Ready to catch a few shooting stars? Take a good look up in the night sky over Beaufort this weekend and you just might be in for a treat with the arrival of the annual Perseid meteor shower peak.
Beaufort, as well as the majority of the Lowcountry are lucky enough to have less ground light to light up the sky and make it more difficult to see anything going on in the milky way above. With less light from the ground, we are lucky to be able to see a shooting star nearly every clear night if we look long enough.
For the Northern Hemisphere, August is usually regarded as “meteor month,” with one of the best displays of the year reaching its peak near midmonth. That display is, of course, the annual Perseid meteor shower, which is beloved by meteor enthusiasts and summer campers alike.
If the skies are clear over Beaufort and the sea islands on Saturday and Sunday nights, we’re in for a treat as spectators should see about 60-70 meteors per hour.
This year the moon will be near new moon, it will be a crescent, which means it will set before the Perseid show gets underway after midnight, according to Space.com. The moon is very favorable for the Perseids this year, and that’ll make the Perseids probably the best shower of 2018 for people who want to go out and view it. The Perseids are rich in fireballs, so the show should be even better.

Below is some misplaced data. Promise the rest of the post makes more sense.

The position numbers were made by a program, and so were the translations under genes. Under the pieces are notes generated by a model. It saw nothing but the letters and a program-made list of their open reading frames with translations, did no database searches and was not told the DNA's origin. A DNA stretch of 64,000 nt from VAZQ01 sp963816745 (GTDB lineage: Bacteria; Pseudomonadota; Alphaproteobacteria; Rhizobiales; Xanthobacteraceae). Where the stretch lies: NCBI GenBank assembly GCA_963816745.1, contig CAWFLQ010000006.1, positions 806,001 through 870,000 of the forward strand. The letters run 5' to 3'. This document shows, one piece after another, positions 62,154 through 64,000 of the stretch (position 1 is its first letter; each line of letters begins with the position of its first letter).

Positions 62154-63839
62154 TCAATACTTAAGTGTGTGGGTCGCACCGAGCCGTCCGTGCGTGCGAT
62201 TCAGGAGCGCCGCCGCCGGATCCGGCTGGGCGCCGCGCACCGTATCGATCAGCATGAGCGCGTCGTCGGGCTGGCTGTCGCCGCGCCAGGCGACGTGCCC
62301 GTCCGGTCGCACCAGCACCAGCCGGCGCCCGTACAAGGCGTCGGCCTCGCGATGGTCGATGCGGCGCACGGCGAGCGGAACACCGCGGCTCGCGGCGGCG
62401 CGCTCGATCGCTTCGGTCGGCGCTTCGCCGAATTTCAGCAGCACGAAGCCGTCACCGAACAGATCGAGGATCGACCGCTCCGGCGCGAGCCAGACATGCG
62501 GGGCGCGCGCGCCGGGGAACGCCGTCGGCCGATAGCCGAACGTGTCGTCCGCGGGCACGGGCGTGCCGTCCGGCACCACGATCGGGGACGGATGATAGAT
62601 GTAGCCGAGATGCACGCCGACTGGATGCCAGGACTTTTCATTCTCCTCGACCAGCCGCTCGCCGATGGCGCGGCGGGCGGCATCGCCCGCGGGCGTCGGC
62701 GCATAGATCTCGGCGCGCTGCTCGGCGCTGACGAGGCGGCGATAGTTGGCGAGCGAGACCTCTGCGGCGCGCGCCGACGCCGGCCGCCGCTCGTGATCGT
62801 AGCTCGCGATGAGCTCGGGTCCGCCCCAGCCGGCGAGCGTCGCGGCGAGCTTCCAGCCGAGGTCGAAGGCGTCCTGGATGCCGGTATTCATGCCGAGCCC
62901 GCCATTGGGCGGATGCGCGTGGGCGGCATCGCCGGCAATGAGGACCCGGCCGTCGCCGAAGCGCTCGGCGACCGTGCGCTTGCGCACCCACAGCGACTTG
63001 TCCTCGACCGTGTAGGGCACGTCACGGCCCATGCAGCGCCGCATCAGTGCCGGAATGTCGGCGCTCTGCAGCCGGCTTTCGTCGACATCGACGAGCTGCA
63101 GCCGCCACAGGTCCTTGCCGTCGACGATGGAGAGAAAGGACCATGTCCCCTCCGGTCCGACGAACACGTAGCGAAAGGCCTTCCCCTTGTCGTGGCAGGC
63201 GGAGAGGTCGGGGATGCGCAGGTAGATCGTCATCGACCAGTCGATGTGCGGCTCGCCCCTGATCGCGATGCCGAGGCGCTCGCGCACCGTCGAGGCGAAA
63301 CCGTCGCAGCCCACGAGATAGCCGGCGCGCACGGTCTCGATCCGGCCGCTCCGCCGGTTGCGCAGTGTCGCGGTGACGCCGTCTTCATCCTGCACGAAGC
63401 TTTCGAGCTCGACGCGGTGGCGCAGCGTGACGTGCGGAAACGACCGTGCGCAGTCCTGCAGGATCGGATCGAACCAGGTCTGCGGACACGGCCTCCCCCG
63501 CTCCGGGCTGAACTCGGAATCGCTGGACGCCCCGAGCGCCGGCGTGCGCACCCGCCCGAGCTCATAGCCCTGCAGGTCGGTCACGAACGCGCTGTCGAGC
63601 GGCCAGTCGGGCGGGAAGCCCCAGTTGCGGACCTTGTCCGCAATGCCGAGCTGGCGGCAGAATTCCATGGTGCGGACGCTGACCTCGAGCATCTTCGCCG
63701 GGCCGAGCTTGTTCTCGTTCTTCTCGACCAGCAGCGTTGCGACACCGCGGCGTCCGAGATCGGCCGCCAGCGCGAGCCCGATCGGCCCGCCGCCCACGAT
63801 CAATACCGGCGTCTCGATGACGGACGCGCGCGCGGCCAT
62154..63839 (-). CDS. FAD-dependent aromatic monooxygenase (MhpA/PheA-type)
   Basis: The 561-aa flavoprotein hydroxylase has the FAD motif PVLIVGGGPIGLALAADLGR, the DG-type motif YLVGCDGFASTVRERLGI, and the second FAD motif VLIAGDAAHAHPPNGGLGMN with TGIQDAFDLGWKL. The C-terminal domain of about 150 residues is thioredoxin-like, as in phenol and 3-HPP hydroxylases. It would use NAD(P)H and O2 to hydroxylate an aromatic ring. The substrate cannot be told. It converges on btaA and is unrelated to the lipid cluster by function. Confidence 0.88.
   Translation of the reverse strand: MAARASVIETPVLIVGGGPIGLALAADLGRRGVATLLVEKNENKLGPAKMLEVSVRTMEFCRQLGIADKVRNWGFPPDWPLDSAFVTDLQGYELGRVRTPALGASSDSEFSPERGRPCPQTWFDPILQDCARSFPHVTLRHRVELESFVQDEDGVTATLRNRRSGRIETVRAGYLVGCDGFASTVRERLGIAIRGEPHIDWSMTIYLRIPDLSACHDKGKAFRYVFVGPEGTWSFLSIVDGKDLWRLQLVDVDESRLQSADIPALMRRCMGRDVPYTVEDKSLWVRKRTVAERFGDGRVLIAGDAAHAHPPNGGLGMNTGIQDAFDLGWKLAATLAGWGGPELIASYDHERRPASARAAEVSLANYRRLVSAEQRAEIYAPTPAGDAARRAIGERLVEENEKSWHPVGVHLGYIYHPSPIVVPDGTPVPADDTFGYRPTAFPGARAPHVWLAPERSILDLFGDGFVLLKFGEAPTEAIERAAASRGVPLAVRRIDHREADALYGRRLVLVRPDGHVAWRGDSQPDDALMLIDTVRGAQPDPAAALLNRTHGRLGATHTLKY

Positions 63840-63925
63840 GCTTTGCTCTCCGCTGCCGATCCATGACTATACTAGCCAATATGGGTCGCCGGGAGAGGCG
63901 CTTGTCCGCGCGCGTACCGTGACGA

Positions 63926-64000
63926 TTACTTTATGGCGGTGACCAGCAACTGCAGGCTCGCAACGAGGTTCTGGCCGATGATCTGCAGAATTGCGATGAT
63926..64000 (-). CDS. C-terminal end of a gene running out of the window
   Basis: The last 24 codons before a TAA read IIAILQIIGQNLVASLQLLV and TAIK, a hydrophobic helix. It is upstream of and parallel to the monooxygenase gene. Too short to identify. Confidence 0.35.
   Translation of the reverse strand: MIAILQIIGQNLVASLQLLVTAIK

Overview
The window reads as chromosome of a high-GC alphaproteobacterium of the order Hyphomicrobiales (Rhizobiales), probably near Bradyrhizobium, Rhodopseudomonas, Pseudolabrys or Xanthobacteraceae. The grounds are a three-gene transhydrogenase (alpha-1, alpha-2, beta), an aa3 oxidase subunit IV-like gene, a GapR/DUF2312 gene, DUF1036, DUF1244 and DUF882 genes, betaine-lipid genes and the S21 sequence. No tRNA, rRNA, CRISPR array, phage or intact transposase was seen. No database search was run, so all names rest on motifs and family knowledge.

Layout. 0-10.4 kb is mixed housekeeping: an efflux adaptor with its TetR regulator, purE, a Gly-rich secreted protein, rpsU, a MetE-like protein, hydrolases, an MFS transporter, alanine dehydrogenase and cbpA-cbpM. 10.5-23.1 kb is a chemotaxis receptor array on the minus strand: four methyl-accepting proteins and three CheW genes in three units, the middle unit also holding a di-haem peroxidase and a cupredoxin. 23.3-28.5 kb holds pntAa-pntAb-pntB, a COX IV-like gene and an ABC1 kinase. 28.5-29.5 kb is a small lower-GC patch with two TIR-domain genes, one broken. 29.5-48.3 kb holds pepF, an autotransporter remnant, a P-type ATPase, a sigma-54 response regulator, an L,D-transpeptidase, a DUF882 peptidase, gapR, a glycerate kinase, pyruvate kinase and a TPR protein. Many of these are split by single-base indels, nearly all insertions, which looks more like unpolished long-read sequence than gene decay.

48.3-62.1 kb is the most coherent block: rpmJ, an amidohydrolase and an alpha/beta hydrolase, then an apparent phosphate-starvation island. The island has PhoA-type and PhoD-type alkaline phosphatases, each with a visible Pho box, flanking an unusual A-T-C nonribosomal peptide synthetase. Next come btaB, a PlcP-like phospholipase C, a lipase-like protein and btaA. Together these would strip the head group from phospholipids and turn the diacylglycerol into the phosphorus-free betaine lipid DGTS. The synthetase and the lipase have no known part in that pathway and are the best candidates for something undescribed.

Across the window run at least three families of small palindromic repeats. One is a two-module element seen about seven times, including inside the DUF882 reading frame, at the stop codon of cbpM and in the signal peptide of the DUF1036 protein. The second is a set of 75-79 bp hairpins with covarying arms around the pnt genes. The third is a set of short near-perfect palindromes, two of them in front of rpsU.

The meteors in the Perseid shower are actually fragments from the Swift-Tuttle comet and they put on a brilliant show. As the Earth nears the tail of the comet, tiny sand- and pea-size bits of debris hit our atmosphere at 132,000 miles per hour, reach temperatures of 3,000 to 10,000 degrees, and streak across the sky,
The best time to view the Perseids, or most other meteor showers is when the sky is the darkest. Most astronomers suggest that depending on the Moon’s phase, the best time to view meteor showers is right before dawn.
The rates of Perseids visible will increase from about 10 p.m. all the way through dawn, so the later you can look the better. Earlier in the night there will be fewer meteors, but the ones that appear will have longer tails as they graze along more of the atmosphere.